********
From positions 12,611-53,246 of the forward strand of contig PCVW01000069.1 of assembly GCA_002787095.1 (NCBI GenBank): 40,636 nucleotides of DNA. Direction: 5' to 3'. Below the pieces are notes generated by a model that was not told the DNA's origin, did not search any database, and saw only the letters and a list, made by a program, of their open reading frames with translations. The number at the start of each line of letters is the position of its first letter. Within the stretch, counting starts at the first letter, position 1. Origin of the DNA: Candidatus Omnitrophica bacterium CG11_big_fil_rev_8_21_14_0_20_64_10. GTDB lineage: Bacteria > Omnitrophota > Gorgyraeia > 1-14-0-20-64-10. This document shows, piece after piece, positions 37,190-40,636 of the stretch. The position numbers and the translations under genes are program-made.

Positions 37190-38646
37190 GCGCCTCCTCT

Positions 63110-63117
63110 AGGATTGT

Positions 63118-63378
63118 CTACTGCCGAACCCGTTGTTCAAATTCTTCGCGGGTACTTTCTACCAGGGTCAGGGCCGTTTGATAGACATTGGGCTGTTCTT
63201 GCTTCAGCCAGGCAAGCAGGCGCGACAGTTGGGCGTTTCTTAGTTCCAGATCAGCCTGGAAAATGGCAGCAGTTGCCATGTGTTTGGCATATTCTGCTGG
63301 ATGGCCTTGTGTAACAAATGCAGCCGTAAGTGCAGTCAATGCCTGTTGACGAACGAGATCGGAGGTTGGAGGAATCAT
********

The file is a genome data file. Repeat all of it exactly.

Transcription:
From positions 12,611-53,246 of the forward strand of contig PCVW01000069.1 of assembly GCA_002787095.1 (NCBI GenBank): 40,636 nucleotides of DNA. Direction: 5' to 3'. Below the pieces are notes generated by a model that was not told the DNA's origin, did not search any database, and saw only the letters and a list, made by a program, of their open reading frames with translations. The number at the start of each line of letters is the position of its first letter. Within the stretch, counting starts at the first letter, position 1. Origin of the DNA: Candidatus Omnitrophica bacterium CG11_big_fil_rev_8_21_14_0_20_64_10. GTDB lineage: Bacteria > Omnitrophota > Gorgyraeia > 1-14-0-20-64-10. This document shows, piece after piece, positions 37,190-40,636 of the stretch. The position numbers and the translations under genes are program-made.

Positions 37190-38646
37190 GCGCCTCCTCT

Positions 63110-63117
63110 AGGATTGT

Positions 63118-63378
63118 CTACTGCCGAACCCGTTGTTCAAATTCTTCGCGGGTACTTTCTACCAGGGTCAGGGCCGTTTGATAGACATTGGGCTGTTCTT
63201 GCTTCAGCCAGGCAAGCAGGCGCGACAGTTGGGCGTTTCTTAGTTCCAGATCAGCCTGGAAAATGGCAGCAGTTGCCATGTGTTTGGCATATTCTGCTGG
63301 ATGGCCTTGTGTAACAAATGCAGCCGTAAGTGCAGTCAATGCCTGTTGACGAACGAGATCGGAGGTTGGAGGAATCAT